What Is a Purchase Rate?
The term purchase rate refers to the interest rate applied to regular purchases made with a credit card. Also called the purchase annual percentage rate (APR), this is the rate most people refer to when they think of a credit card rate. The purchase rate is applied to any unpaid purchase balances at the end of the billing cycle and does not apply to other interest charges incurred.
- The purchase rate is the interest rate applied to regular purchases made with a credit card.
- This rate is applied to any unpaid purchase balances at the end of the billing cycle.
- Purchase rates may be based on a borrower's creditworthiness and credit history.
- Purchase rates differ from other rates like the balance transfer and cash advance rate.
Understanding Purchase Rates
Financial institutions charge credit card borrowers a purchase rate—also known as a purchase annual purchase rate (APR)—for any regular purchases they make on their Visa, MasterCard, Discover or American Express credit cards. This is the most common interest rate borrowers pay on their cards. Individuals and businesses looking for a credit card often seek out low purchase rates—the rate that applies to the majority of transactions on a credit card.
The purchase rate is only applied by the credit card issuer to any unpaid balances if the borrower pays less than the total statement balance. So, if there's a $100 unpaid balance at the end of the month, the borrower is responsible for paying that amount plus interest on that remaining balance—or the minimum payment—on the next due date. No interest charge is incurred for the borrower pays off their balance in full before the due date.
You can avoid paying the purchase interest on your credit card if you pay off your balance before the due date.
Lenders determine a borrower's purchase rate based on their creditworthiness and credit history. The lowest rate banks normally charge is the prime rate. This rate typically follows trends in the U.S. Federal Reserve’s federal funds rate. The prime rate is usually the federal funds rate plus approximately 3%.
The prime rate provides a basis for credit card issuers when they make interest rate offers in a credit agreement. The amount of interest charged above the prime rate is known as the spread. Most banks add a spread of approximately 10% to the prime rate, placing average rates in the mid-teen percentage range. However, some issuers add a considerably larger margins to the prime rate index, resulting in rates that can range up to 35% or higher for those with no credit or bad credit.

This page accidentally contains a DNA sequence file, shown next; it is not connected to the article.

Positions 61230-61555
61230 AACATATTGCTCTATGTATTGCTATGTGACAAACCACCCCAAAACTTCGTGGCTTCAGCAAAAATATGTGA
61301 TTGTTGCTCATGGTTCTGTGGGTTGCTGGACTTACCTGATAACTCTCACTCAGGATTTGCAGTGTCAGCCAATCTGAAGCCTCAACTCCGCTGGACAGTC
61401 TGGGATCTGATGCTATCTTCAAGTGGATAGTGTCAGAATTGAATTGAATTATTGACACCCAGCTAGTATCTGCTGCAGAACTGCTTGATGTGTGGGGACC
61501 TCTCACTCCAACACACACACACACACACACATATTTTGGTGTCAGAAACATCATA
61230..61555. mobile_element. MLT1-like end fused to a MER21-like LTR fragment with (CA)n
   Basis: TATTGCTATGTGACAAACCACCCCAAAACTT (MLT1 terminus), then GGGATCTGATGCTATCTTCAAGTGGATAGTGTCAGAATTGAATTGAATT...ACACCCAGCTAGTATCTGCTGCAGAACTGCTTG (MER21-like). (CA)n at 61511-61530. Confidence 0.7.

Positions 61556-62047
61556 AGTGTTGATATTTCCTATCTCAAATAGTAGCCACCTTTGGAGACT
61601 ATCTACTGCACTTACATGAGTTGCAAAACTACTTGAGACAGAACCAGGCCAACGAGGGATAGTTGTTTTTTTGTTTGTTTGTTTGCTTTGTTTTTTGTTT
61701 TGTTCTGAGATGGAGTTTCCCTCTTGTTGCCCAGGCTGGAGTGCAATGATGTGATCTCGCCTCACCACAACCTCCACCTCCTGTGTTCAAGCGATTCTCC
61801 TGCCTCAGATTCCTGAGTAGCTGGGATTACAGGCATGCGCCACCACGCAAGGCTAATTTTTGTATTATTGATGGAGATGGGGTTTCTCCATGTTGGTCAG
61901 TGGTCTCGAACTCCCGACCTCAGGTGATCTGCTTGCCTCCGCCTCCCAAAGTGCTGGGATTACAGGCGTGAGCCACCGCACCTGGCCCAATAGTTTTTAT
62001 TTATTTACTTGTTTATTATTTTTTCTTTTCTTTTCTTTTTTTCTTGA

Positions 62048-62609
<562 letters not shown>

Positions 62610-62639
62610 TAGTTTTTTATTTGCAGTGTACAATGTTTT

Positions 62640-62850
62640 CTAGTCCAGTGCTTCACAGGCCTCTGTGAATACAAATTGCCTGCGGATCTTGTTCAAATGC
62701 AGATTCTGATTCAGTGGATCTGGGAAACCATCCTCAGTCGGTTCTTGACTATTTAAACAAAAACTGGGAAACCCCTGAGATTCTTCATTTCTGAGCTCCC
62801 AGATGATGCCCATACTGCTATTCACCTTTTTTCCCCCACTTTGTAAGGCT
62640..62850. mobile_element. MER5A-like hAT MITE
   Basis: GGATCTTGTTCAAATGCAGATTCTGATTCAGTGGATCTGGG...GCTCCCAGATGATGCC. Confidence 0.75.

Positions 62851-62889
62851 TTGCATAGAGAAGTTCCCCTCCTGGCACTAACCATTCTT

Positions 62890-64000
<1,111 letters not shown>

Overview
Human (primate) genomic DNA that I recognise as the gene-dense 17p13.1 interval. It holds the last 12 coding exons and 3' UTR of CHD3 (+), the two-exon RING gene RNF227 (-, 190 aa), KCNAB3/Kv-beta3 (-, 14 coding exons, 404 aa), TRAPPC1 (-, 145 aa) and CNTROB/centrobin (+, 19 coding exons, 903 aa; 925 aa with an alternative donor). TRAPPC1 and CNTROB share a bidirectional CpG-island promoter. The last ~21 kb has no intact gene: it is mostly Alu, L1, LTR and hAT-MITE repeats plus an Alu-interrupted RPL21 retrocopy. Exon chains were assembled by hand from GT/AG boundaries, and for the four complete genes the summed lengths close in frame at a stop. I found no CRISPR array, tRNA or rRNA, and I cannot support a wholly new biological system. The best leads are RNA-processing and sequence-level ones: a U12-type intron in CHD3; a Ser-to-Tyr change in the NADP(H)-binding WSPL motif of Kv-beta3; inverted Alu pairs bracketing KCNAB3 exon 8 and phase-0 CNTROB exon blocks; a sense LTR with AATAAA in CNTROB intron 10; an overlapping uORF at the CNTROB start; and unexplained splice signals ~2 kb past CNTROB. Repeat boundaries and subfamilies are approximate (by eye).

The purchase rate for a credit card may begin at 0% if the credit card offers a 0% introductory rate. The length of time that introductory rates may apply varies by credit card. Introductory rates typically range 12-15 months, though some offer more generous promotional periods. Once the introductory time frame expires, the purchase rate increases to the card’s go-to rate. The go-to rate is the purchase rate or the standard rate of interest charged on outstanding balances at the end of each payment cycle from purchases made with the card.
Many credit cards come with a variable interest rate. This rate is based on the prime rate plus a margin and can change from time to time if the Federal Reserve raises or lowers the discount rate. This means the issuer can increase—or drop—the purchase rate at its discretion if credit market rates change. Variable interest rate conditions are outlined in the lender's terms and conditions.
Purchase Rates vs Other Credit Card Rates
As noted above, the purchase rate is applied only to regular purchases made with a credit card such as a department or grocery store purchase. Credit cards may also charge customers other rates as well. Along with the regular purchase rate, lenders list all rates in the terms and conditions of the card.
Balance Transfer Rate
If you transfer a balance from one card to another, the latter's issuing bank sometimes charges you a different interest rate than the purchase rate for that transaction. This is referred to as the balance transfer rate. It may be the same rate as your purchase or higher, or may be 0% for a set period of time in order to incentivize transfers. This rate is also charged at the end of the month. Balance transfers are also typically subject to an additional fee called the balance transfer fee—usually the greater of a percentage of the amount of the balance transferred or a minimum dollar figure fee like $10.
Cash Advance Rate
Another rate charged by credit card issuers is the cash advance rate. This is applied to any amount a borrower withdraws from the automated teller machine (ATM) or at a bank teller against the cash advance line of their credit card. The rate is almost always higher than the purchase rate and can range anywhere between 15% to 30% based on the card. Unlike the regular purchase rate, cash advance interest has no grace period and accrues the moment a cash advance is taken out by the borrower. Just like a balance transfer, credit card companies also charge a cash advance fee—normally the greater of a percentage of the balance or a set dollar amount—at the same time.